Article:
a walk in the trackless woods

iris dement.

iris dement.

It’s common practice for champion songwriters to detour slightly from their own work on occasion to cover the music of other favored artists. Similarly, it has become a favorite workman’s holiday activity for songsmiths to fashion new compositions out of unpublished song lyrics from such pioneers as Woody Guthrieand Bob Dylan.

Iris DeMent traveled another route altogether in constructing her sublime new album The Trackless Woods. A vocalist of regal Americana beauty and a writer of brilliantly reflective songs steeped in often heartbreaking detail (the rural eulogy Our Town, one of her first compositions, remains a prime example), DeMent looked to another shore and a different time for the source material behind her newest songs. Specifically, she became engrossed in the works of Russian poet Anna Akhmatova, whose early 20th century writings served as lyrics for DeMent’s newly composed melodies.

DeMent downplays the feat, though, saying the music and poetry for The Trackless Woods were a natural and almost effortless fit.

“For reasons I can’t explain, it felt very familiar to me, really from the first poem I read,” DeMent said by phone last week. “I instantly heard melodies with her poems. So it was not a struggle. By my standards, it was surprisingly easy. There were just a lot of pieces that went together that made this feel very natural. It was a joy to set these poems to music.”

In some ways, the seemingly novel practice of weaving ages-old poetry together with freshly composed music was a proven strategy to DeMent. Her husband, veteran folk stylst Greg Brown, set the poetry of William Blake to original music on his 1986 album, Songs of Innocence and Experience. But DeMent noted there was a significant difference between the inspirations for that album and The Trackless Woods.

“Greg had grown up with Blake,” she said. “I wasn’t familiar with Anna Akhmatova’s poetry or her name for that matter until the very first poem I read, which was Like a White Stone. I read it and a minute later I read it again and set it to music. So my introduction to her happened right along with the introduction of the poems to the melodies. These were not poems that I carried around with me. I was meeting them for the first time. I would say at least half of these poems I had only read once or twice when I set them to music.”

So what drew one the most cherished American songwriters of her generation to the works of a poet who, in the wake of the Bolshevik Revolution, lost family and friends to the gulags, creating poems of lightness and being in the wake of human atrocities?

“I feel I should be able to answer that. I’ve drummed up a few things that would sound good in print. But the truth is, I don’t know. It was just an instantaneous connection that I felt. To be perfectly honest, I read one poem and it was like somebody walked in the room and told me to set it to music. That all happened before I had any emotional sense of connection to this writing. I felt directed to do it. It was after reading those first poems that I started to do some research. I went to find out who this lady was and certainly developed a great interest in her life and her personality and her story. But I can’t put my finger on it. I just can’t.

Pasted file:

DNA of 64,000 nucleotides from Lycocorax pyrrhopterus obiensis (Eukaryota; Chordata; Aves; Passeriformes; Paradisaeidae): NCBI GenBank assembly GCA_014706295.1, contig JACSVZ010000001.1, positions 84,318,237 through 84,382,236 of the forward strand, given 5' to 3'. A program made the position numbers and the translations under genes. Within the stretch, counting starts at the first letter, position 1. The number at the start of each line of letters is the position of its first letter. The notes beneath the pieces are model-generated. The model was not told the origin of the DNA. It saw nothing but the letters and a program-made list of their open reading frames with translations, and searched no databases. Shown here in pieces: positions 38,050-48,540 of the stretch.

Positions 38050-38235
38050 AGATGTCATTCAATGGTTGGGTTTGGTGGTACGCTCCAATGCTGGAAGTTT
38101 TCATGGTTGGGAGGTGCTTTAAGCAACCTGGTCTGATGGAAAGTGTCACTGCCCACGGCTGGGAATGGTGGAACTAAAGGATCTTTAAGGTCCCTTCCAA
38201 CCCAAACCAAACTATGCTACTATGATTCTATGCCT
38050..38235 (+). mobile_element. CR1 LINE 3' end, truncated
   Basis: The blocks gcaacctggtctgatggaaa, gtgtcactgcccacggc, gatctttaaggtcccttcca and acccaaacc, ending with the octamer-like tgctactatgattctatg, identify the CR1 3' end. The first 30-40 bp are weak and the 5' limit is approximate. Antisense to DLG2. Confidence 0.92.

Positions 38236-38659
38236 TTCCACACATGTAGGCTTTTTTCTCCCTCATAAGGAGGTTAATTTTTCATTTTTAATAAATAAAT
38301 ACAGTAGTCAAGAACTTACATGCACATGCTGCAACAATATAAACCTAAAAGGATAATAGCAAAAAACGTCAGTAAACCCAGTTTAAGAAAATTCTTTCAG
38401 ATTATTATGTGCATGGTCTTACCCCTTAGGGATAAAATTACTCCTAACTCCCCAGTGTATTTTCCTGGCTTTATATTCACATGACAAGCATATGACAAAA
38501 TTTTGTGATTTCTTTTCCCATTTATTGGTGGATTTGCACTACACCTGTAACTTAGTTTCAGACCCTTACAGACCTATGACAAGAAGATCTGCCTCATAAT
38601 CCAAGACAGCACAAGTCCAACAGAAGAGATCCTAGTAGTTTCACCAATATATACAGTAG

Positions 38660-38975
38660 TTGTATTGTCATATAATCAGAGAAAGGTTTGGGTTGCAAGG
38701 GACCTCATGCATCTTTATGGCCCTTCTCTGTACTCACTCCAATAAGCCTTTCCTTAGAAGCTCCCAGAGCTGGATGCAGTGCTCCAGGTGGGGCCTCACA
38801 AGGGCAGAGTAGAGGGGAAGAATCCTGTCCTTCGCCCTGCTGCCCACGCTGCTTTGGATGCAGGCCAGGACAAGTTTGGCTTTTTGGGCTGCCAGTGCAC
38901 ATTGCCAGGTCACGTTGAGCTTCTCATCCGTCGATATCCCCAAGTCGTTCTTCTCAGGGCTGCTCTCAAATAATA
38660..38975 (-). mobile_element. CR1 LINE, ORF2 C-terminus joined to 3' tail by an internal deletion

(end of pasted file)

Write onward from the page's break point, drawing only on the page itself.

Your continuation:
“I grew up with a lot of hymns and old church music. Some of those hymns have been around a hundred years, the ones that rose to the surface and lasted. I know that when I read Anna’s poems, I had that same sort of experience that I’ve had singing those timeless hymns. I know that I experience them that way. I don’t know if she was writing them that way, but I know the words and the sounds and the melodies I heard with them all seemed so tied up with that hymn structure and style and emotional quality.

“I suppose you say the same thing about many poets. But one thing I really like about Anna is you can really hear in her poetry that it’s very personal, but she also has this quality that ties her into this big world, to nature and place. She has this sense of where she is at in history and her connection to the things, the people and the land around her. It’s broad in that way. They say that some of the things that are most personal can be the most universal. Anna has that quality for me in her writing.”

The WoodSongs Old-Time Radio Hour featuring Iris DeMent and Leyla McCalla performs at 6:45 p.m. tonight at the Lyric Theatre and Cultural Arts Center, 300 E. Third. Tickets are $20. Cal (859) 280-2218 or go to lexingtonlyric.tix.com.



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